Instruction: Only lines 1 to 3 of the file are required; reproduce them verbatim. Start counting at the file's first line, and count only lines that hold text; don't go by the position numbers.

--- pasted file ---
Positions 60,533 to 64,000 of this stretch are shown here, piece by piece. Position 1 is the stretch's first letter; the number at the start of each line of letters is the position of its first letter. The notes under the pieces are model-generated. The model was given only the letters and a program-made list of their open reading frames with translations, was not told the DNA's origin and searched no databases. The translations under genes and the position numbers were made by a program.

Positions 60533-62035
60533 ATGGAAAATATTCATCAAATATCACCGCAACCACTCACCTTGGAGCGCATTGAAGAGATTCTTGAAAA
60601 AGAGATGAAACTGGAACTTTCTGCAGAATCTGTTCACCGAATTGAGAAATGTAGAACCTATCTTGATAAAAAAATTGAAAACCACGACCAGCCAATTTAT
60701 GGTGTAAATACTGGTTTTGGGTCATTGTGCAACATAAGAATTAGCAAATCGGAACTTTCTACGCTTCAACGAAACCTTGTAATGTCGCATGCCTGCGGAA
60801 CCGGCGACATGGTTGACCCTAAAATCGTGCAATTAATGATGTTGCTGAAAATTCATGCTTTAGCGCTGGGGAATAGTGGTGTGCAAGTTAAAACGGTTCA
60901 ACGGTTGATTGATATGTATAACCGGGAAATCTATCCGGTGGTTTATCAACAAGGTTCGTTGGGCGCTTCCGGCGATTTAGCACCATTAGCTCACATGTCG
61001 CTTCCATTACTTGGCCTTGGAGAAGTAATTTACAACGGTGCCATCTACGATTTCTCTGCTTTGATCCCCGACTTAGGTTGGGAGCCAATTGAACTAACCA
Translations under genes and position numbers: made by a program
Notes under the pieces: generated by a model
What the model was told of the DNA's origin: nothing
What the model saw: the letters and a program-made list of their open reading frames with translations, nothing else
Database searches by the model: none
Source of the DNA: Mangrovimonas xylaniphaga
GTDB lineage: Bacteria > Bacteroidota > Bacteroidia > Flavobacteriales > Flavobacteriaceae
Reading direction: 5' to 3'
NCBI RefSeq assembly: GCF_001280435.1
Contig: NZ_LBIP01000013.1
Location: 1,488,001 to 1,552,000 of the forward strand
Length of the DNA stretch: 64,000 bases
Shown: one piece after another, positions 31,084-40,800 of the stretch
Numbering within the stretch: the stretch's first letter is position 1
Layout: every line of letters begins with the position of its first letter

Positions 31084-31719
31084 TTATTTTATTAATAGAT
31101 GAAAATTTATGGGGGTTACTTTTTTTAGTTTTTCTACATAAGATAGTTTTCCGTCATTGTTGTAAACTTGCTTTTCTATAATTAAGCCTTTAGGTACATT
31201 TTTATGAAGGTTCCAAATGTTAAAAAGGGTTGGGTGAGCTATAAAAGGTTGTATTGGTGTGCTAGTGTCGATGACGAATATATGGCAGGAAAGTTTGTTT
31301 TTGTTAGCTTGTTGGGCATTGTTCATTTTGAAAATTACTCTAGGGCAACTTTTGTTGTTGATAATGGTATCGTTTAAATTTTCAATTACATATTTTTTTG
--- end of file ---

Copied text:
Positions 60,533 to 64,000 of this stretch are shown here, piece by piece. Position 1 is the stretch's first letter; the number at the start of each line of letters is the position of its first letter. The notes under the pieces are model-generated. The model was given only the letters and a program-made list of their open reading frames with translations, was not told the DNA's origin and searched no databases. The translations under genes and the position numbers were made by a program.

Positions 60533-62035
60533 ATGGAAAATATTCATCAAATATCACCGCAACCACTCACCTTGGAGCGCATTGAAGAGATTCTTGAAAA